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  1. #1
    mtbr member
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    seat clamp -- quick release or bolt on?

    Two questions:
    I just had the misfortune of my seatpost clamp coming undone while on the trail yesterday and lost the bolt and opposing side cavity sit-in (don't know what it's called). I was able to find the pin with the quick release, and clamp stayed on the bike. So, question #1 -- Is this is a Specialized specific part such that I will be hard pressed to find just the missing parts now or should I just order a whole new seat clamp? The size is 34.9mm ID (inner diameter), so is this a common size or will it have to be a Specialized product? Any suggestions appreciated.

    Question #2 -- any preference for quick release seat clamp over bolt on clamps? Inuititvely I prefer the quick release ... but my shorts have snagged on to it more than once so am just curious if I have to buy a whole new seat clamp should I go bolt-on (or just get new kind of shorts, haha)? For background, ever since I've lowered my seat to be in line with top of headset I haven't found the need to adjust it much during rides, but any new trail jumps make me lower it to be sure the first couple times. Other than that, it's liveable at a steady height for what it's worth.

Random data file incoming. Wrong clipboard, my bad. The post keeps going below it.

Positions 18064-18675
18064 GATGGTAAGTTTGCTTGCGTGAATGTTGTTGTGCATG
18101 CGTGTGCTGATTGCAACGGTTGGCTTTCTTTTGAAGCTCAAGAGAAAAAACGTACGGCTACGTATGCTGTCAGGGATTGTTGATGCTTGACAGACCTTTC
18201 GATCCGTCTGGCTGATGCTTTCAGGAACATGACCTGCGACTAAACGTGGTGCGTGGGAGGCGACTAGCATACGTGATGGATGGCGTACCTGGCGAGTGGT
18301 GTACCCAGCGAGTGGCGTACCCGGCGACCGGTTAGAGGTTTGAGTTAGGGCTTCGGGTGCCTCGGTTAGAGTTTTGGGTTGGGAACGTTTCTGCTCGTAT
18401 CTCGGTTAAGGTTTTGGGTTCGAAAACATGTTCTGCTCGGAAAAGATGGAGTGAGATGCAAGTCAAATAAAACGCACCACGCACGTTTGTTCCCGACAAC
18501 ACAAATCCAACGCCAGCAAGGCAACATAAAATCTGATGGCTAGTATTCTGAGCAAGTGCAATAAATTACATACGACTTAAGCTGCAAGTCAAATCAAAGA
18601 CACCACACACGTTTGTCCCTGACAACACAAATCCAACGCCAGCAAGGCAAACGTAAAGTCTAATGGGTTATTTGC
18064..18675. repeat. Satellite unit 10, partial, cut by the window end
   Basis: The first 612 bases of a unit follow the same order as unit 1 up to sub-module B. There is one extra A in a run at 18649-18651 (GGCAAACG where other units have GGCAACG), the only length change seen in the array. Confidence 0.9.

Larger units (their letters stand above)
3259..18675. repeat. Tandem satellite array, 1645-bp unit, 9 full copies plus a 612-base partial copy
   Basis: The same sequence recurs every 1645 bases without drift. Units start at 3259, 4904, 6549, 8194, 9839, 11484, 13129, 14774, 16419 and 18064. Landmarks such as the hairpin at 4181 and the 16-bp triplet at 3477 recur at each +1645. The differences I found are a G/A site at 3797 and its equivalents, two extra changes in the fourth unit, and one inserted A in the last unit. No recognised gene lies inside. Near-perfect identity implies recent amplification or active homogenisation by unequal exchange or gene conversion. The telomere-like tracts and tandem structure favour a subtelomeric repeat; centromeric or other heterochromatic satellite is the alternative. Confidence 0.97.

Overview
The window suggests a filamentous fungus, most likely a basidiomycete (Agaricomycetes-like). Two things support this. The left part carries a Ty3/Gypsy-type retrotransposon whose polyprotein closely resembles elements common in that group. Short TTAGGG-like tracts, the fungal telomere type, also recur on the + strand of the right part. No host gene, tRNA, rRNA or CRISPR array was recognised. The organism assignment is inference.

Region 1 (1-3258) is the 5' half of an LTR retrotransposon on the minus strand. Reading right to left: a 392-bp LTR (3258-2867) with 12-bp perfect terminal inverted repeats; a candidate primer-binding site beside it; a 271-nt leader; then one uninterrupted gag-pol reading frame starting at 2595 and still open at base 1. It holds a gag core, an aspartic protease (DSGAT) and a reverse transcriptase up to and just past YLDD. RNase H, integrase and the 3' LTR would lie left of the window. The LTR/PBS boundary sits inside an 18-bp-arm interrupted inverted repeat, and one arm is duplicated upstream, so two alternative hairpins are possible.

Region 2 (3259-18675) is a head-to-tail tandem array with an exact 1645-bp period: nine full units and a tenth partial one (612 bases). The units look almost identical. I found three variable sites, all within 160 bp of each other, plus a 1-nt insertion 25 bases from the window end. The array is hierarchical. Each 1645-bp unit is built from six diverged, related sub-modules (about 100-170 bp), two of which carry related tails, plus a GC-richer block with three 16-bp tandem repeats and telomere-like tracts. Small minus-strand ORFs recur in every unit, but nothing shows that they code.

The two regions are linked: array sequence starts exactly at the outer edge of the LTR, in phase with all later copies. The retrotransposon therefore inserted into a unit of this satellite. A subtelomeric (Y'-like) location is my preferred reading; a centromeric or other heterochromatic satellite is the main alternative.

2. #2
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    Reputation: zebrahum's Avatar
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    Jun 2005
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    Seat clamps are common sizes in most cases. Here are two of the best QR seat clamps that money can buy: Seat QR - Chromag Bikes Salsa Cycles | Components both would be available in 35mm.

    I would never consider riding my bike uphill with the saddle in anything but the correct position for pedaling so a QR seatpost clamp is something I use a lot. Once I get a dropper post (someday...) then I'll probably go to a Chromag non-QR clamp. If it catches on your shorts, you can run it in the opposite direction as it sits and both the replacement clamps I linked to will have a different angle on the levers which may help keep they from getting caught without needing to turn them.
    Don't you hate it when a sentence doesn't end the way you think it octopus?

  3. #3
    mtbr member
    Reputation: GTscoob's Avatar
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    If you're leaving your saddle at the same height all the time, use a bolt on. Or if you live in an area with high bike crime rates.

    If you're wanting to adjust saddle height for terrain frequently and would rather not use a tool to do so, get a QR.

    Most bikes ship with QR clamps, probably just so it's easier for salespeople to get the bike fitting for test rides.

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